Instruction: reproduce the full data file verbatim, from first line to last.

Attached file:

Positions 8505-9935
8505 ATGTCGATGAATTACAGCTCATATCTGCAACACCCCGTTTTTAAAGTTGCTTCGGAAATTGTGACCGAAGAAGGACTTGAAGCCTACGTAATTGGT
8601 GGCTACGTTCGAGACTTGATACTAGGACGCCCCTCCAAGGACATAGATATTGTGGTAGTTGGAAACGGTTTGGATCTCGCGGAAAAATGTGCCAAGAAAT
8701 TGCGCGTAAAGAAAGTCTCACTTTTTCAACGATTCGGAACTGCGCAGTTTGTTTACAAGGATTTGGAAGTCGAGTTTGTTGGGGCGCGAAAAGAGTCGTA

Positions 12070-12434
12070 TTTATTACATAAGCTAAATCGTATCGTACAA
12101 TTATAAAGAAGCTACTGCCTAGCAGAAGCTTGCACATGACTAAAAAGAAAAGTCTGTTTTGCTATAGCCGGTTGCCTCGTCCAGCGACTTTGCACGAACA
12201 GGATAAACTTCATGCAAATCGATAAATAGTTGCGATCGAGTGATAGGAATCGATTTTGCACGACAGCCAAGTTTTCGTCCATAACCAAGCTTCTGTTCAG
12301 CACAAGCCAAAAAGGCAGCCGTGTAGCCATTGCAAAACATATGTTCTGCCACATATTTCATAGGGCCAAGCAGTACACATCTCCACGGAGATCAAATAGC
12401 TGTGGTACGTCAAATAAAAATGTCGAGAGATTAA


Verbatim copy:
Positions 8505-9935
8505 ATGTCGATGAATTACAGCTCATATCTGCAACACCCCGTTTTTAAAGTTGCTTCGGAAATTGTGACCGAAGAAGGACTTGAAGCCTACGTAATTGGT
8601 GGCTACGTTCGAGACTTGATACTAGGACGCCCCTCCAAGGACATAGATATTGTGGTAGTTGGAAACGGTTTGGATCTCGCGGAAAAATGTGCCAAGAAAT
8701 TGCGCGTAAAGAAAGTCTCACTTTTTCAACGATTCGGAACTGCGCAGTTTGTTTACAAGGATTTGGAAGTCGAGTTTGTTGGGGCGCGAAAAGAGTCGTA

Positions 12070-12434
12070 TTTATTACATAAGCTAAATCGTATCGTACAA
12101 TTATAAAGAAGCTACTGCCTAGCAGAAGCTTGCACATGACTAAAAAGAAAAGTCTGTTTTGCTATAGCCGGTTGCCTCGTCCAGCGACTTTGCACGAACA
12201 GGATAAACTTCATGCAAATCGATAAATAGTTGCGATCGAGTGATAGGAATCGATTTTGCACGACAGCCAAGTTTTCGTCCATAACCAAGCTTCTGTTCAG
12301 CACAAGCCAAAAAGGCAGCCGTGTAGCCATTGCAAAACATATGTTCTGCCACATATTTCATAGGGCCAAGCAGTACACATCTCCACGGAGATCAAATAGC
12401 TGTGGTACGTCAAATAAAAATGTCGAGAGATTAA